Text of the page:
Even With Insurance, A Hospital Stay Will Cost You $1000 or More

Medical treatment is getting pricier every year, and a new study shows that patients are carrying a bigger and bigger share of the cost.

It found that even people with health insurance pay, on average, more than $1,000 out of their pockets for a hospital stay.

These are not from surprise medical bills for expenses insurance refuses to cover, but rather from the co-pays and deductibles that insurance plans increasingly require, the team at the University of Michigan found.

“From 2009 to 2013, total cost sharing associated with hospitalizations grew by more than 37 percent, from $738 to $1,013, ” Emily Adrion and colleagues wrote in the Journal of the American Medical Association’s JAMA Internal Medicine.

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“This increase represents an annual growth rate of 6.5 percent compared with the 5.1 percent growth in health insurance premiums reported during this same period.”

Out-of-pocket costs for having a baby were fairly low at $259 in 2013, they found, even though that was a 63 percent increase over 2009.

But the cost of something new and unexpected, like a heart attack, was much higher: $1,586, the team found. An appendicitis attack cost the patient $1,509 on average.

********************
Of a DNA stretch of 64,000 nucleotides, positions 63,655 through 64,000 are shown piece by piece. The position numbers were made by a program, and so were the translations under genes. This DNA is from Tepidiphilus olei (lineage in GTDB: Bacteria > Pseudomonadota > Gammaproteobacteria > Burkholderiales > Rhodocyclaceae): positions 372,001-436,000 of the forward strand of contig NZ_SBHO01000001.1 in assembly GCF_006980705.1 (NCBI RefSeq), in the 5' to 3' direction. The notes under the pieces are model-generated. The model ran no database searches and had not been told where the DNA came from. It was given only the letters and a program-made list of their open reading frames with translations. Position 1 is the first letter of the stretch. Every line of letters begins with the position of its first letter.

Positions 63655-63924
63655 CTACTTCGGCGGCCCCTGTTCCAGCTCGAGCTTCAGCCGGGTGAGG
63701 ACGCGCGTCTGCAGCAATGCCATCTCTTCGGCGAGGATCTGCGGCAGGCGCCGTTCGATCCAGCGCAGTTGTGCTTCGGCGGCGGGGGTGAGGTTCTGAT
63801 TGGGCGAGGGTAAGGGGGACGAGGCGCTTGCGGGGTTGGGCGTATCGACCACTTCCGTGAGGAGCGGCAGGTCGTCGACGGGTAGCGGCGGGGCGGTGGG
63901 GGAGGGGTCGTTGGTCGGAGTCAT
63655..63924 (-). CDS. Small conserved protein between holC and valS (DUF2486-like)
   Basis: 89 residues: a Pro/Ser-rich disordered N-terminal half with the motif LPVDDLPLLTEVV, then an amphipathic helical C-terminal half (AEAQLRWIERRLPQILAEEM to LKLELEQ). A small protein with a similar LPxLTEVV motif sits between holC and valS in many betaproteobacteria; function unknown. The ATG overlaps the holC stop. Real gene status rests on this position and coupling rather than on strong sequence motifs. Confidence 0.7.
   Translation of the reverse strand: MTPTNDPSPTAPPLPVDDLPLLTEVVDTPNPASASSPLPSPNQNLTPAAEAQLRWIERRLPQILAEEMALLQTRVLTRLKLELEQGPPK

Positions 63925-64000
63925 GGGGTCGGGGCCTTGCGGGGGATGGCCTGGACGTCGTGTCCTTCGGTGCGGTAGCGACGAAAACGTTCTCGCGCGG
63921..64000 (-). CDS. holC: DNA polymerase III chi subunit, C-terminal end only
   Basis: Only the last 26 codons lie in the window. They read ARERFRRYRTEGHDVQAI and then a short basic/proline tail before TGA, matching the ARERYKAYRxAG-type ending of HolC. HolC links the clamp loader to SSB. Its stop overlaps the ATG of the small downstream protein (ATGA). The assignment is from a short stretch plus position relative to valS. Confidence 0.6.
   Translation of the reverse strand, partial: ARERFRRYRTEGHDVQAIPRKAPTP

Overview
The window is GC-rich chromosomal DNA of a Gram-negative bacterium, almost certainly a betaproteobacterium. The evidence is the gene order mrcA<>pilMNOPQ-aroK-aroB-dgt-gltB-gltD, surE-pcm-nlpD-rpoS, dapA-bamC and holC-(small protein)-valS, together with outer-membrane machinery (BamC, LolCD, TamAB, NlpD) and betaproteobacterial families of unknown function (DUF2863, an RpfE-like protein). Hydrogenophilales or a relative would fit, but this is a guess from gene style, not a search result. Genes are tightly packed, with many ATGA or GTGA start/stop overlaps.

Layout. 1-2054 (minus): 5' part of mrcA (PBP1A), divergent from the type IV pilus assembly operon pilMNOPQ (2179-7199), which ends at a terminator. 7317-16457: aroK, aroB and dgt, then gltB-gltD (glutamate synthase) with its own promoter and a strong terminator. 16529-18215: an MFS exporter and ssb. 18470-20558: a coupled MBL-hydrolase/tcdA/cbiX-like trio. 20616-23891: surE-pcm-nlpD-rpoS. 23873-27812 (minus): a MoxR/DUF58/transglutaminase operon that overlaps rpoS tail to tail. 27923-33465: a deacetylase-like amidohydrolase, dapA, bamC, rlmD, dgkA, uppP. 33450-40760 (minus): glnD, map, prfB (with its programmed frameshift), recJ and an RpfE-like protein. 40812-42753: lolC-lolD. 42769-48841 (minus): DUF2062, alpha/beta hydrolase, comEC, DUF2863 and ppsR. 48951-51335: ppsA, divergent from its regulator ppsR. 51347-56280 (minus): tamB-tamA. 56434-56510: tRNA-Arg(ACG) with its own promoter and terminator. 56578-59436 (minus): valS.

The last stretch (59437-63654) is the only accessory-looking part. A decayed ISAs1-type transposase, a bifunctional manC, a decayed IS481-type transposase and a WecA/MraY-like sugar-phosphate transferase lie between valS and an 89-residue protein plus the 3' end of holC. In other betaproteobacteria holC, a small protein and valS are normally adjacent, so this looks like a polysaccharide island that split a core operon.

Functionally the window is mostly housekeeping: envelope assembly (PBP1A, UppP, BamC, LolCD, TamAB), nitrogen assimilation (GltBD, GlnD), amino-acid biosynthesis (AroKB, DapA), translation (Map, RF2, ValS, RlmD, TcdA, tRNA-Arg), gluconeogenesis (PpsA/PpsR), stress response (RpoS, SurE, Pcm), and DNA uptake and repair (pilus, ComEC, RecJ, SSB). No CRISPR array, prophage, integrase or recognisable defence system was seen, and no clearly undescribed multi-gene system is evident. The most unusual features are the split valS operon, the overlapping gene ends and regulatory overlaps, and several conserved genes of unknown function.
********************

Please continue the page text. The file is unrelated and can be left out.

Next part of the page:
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“Our findings are particularly notable given recent research suggesting that most Americans lack a basic understanding of the different forms of cost sharing associated with medical care,” the team wrote.

These co-pays and deductibles almost defeat the purpose of having health insurance, argued Dr. Mitchell Katz, deputy editor of the journal.

“It seems to me that if certain procedures do not have to be performed or can be substituted with something less expensive, it is right to ask the insuree to pay a portion of the procedure. I feel the same way about expensive drugs. However, that is clearly not the issue when we are speaking of emergency hospitalizations,” Katz wrote.

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“Instead, it seems that out-of-pocket costs are being used so that the premiums of health insurance plans are lower,” he added.

“There are no easy answers for how to deal with the rising cost of medical care, but increasing out-of-pocket spending for unavoidable, necessary care is counter to the goals of a health insurance system.”

To calculate what people are paying, Adrion’s team looked at records from 7.3 million hospitalizations between 2009 and 2013 covered by three giant insurance companies: Aetna, UnitedHealthcare, and Humana.

The most expensive plans tended to be those that people bought as individuals, as opposed to large, group plans offered by employers. Many of these are bare-bones plans that have low premiums and were designed to provide catastrophic care only. Health policy experts had criticized them for charging high co-pays and deductibles.

The 2010 Affordable Care Act, widely known as Obamacare, was designed to change some of that.

“Beyond the cost-sharing implications of extending health insurance coverage to millions of previously uninsured Americans, the ACA also allowed many individuals who previously could purchase insurance coverage only through the individual market to take advantage of risk pooling and premium subsidies through participation in the health insurance marketplaces,” the team wrote.

Obamacare originally forced insurers to drop some of these pricey, low-coverage plans but the administration relented after an outcry from people who said they wanted to keep them.